In reading the Opinion page column "The Voters Will Reject Ross Perot," June 5, I am disappointed to see that while the author very clearly perceives Mr. Perot's shortcomings as a presidential candidate, he is not nearly so perceptive with regard to the electorate of 1992.
The author draws the analogy with Douglas MacArthur's abortive 1952 presidential bid. Yes, there are many similarities between MacArthur and Perot, but are there as many similarities between the electorates of 1952 and 1992? Perhaps not. The electorate of 1992 is not as homogeneous or contemplative as was the electorate of 1952. Today there is an increased - and not necessarily inappropriate - bias for action.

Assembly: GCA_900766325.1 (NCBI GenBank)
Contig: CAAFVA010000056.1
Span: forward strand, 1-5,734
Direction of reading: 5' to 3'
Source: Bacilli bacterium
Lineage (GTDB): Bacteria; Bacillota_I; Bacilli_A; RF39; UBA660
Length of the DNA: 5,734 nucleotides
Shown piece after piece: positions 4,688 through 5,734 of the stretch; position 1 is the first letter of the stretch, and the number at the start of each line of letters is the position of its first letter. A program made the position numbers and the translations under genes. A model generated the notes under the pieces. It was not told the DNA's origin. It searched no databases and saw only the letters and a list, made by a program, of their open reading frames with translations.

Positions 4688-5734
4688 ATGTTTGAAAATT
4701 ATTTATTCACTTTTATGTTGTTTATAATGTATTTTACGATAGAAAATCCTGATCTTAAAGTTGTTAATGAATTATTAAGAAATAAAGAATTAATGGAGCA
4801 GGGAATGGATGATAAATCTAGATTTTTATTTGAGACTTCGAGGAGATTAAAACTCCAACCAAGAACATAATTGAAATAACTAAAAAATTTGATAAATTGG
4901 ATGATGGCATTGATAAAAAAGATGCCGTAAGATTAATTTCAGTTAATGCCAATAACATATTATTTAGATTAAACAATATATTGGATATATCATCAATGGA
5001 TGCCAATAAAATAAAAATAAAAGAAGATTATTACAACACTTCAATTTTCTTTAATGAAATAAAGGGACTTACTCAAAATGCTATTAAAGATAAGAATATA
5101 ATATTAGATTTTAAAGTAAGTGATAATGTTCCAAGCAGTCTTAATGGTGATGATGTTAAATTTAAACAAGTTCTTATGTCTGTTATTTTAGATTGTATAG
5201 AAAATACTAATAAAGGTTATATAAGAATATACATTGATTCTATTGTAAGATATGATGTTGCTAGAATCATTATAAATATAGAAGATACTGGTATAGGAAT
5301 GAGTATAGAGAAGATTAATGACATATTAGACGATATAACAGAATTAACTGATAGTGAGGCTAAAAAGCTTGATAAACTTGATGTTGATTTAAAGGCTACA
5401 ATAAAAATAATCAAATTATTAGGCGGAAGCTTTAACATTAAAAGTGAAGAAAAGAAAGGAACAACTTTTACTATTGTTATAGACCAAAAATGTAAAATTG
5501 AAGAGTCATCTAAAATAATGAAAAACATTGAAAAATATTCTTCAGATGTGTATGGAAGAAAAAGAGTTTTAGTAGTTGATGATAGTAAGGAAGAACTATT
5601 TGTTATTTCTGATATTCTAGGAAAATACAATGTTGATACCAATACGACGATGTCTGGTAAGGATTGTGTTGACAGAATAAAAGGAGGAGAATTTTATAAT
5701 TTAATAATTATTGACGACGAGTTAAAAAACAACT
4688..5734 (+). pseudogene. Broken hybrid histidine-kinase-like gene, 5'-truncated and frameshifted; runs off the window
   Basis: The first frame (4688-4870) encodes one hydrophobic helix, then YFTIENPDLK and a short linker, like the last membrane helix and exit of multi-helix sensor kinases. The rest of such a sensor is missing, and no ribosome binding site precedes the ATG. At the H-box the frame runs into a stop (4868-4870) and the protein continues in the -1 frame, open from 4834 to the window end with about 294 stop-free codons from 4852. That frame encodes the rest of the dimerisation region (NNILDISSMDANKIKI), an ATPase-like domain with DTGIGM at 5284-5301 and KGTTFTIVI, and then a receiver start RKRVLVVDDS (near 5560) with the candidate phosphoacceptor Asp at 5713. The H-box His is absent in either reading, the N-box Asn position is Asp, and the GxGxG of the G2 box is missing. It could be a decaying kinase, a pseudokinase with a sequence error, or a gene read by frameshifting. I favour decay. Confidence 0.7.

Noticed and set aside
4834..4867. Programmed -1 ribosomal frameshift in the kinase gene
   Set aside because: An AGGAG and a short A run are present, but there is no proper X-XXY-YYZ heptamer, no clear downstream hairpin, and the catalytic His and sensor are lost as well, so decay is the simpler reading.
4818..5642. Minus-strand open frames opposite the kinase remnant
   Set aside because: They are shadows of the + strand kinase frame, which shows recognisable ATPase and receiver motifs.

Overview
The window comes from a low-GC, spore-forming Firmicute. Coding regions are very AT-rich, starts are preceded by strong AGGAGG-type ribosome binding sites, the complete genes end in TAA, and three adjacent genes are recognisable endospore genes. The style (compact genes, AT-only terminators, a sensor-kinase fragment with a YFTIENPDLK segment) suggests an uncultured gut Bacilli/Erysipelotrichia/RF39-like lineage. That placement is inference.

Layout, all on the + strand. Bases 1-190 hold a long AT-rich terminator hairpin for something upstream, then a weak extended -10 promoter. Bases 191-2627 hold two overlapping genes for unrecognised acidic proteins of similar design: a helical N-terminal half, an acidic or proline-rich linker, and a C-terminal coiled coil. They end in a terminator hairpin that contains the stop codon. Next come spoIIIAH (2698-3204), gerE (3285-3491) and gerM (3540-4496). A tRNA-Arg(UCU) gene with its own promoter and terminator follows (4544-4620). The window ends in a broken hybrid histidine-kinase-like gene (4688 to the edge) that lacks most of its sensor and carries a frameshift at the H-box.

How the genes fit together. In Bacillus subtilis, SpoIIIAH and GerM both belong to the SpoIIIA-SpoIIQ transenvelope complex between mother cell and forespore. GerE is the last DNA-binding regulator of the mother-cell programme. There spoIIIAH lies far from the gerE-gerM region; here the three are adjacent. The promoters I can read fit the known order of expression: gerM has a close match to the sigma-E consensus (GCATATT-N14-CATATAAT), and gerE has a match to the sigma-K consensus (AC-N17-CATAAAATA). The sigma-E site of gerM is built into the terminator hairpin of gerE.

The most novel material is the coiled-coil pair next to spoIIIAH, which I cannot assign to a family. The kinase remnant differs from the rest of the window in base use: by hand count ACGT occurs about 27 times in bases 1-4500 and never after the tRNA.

Voters may, unfortunately, identify more with Perot's abruptly authoritarian style. They may choose not to see the incompatibility of such a style with the presidency or the consequences of Perot's impatient bias for action.
This is not an indictment of the electorate of 1992. It is simply a recognition that times have changed and with them the American voting populace. I'm disappointed that the author fails to address those changes in his otherwise well reasoned comments. John F. Wellsman, Landing, N.J.
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